The area where the country of Yemen is now found was long known to geographers by the Latin Arabic Felix; felix meant “fertile” but also “happy” or “lucky”. Yemen is much in the news today and little of it is either happy or lucky. When Peter Schlesinger visited the Yemen Arab Republic (the northern half of a country still split in two) in 1976—hitching a ride, as it were, with his friend Eric Boman, who had been invited to do a story for a French fashion magazine—the country had only just emerged from civil war and entering an all-too-brief period of peace and hope.
In the eight days he was in Yemen, Schlesinger shot the photographs that are reproduced in this book. Eight Days in Yemen consists almost entirely of 150-pages worth of largely uncaptioned photos, except for an informative but woefully brief introduction by Princeton’s Bernard Haykel. These are not glossy professional shots but rather, as Haykel puts it, “a truthful and uncontrived representation of what Yemen was then like.” The effect is rather like coming across an old photo album with the photographer himself largely absent.
This might have been little more than a collection of holiday snaps—and some, indeed, are a bit grainy and not all are in perfect focus—but Schlesinger who is an artist) has an eye: “by his own admission,” Haykel goes on, Schlesinger
knew little about this land and its people. Perhaps because of this unfamiliarity, his camera captures scenes and details without premeditation or prejudice, producing photos that are quite revealing of a social and economic reality during a period of change.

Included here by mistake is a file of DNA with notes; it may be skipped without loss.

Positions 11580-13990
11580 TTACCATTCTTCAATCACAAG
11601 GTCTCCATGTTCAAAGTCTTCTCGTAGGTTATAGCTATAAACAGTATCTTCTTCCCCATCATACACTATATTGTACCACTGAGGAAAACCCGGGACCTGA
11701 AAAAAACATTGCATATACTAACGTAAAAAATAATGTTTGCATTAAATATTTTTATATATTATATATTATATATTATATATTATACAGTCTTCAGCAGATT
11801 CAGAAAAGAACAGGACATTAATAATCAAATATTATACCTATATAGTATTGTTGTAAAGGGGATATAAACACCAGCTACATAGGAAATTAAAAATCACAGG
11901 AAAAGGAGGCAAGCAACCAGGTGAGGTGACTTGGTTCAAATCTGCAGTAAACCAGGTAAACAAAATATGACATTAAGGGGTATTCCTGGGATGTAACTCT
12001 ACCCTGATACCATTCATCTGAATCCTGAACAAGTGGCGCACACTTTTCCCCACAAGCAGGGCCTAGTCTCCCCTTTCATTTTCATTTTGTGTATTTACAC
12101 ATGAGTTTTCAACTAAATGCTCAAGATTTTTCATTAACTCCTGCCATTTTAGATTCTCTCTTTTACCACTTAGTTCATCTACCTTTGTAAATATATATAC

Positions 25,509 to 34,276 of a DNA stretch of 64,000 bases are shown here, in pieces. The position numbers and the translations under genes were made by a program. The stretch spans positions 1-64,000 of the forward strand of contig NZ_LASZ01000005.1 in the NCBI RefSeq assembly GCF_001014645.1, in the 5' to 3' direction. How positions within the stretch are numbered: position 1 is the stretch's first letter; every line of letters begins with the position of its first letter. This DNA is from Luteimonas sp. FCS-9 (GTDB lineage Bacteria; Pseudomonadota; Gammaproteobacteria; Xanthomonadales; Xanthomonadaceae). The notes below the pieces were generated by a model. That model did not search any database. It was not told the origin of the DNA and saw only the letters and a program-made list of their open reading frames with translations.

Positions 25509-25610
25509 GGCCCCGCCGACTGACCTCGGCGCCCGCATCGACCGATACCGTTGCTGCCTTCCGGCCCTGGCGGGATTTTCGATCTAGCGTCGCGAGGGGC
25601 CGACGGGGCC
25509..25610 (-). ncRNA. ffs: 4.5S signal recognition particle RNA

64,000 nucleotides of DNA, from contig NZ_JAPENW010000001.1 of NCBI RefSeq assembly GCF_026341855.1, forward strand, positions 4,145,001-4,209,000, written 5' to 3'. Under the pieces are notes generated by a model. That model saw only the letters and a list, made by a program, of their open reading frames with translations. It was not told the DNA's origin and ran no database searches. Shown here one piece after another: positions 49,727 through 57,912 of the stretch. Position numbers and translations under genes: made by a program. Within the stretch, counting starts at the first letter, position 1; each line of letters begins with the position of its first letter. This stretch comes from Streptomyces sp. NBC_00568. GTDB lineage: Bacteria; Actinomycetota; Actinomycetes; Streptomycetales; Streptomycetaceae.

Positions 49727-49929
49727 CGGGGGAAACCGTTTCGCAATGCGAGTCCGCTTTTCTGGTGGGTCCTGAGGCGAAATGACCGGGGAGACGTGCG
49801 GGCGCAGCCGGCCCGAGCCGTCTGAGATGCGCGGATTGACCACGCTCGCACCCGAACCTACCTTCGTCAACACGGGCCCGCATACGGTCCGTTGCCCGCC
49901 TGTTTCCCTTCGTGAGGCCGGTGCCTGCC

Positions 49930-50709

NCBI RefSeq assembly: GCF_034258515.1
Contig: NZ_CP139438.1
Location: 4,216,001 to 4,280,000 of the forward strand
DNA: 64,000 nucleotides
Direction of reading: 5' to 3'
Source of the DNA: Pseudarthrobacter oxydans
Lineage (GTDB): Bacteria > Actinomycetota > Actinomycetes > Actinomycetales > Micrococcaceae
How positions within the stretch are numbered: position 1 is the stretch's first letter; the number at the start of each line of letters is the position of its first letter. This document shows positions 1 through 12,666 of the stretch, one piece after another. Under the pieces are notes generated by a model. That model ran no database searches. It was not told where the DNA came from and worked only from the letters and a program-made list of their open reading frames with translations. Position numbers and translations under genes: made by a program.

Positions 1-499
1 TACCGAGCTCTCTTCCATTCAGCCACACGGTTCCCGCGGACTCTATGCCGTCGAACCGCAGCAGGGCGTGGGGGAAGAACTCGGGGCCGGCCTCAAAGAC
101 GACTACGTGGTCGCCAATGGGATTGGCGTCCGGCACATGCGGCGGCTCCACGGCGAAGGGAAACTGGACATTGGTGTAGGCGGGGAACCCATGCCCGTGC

These include both the buildings for which Yemen is famous, and well as people, many going about their daily lives. Haykel notes that much has since changed: the photos document clothing styles that are no longer to be found:
we see a woman in a cloak called a sharshaf which drops to just below the knees and not to the ground as has since the 1980s become de rigueur with the modern Islamic revival that has swept across Yemen from such places as Saudi Arabia. The same woman is wearing a yellow face cover called a litham or lithma which is no longer worn at all.
He also notes that
some of the uglier sides of development, namely plastic bags, had not yet reached the country and because of this the landscapes and streets were still clean and not strewn with this unattractive feature of modernity. Today, unfortunately, Yemen is awash with plastic, in both urban and rural areas. Virtually everything being used back then was still biodegradable such as baskets made of palm fronds.
Eight Days in Yemen is all the more appealing for being (apparently) unplanned. The life it depicts was a hard one, but the world is poorer for it having vanished—not just in Yemen, of course, but pretty much everywhere.
Reproducing the photos without captions or explanation and with only a rudimentary guide in the introduction was an interesting choice. The result is both a lack of distraction, as if one were there, but one also context: one is left with the feeling that a great deal of meaning is being missed. But one cannot view the collection of photographs and disagree with Haykel’s judgement that it “is truly wonderful”: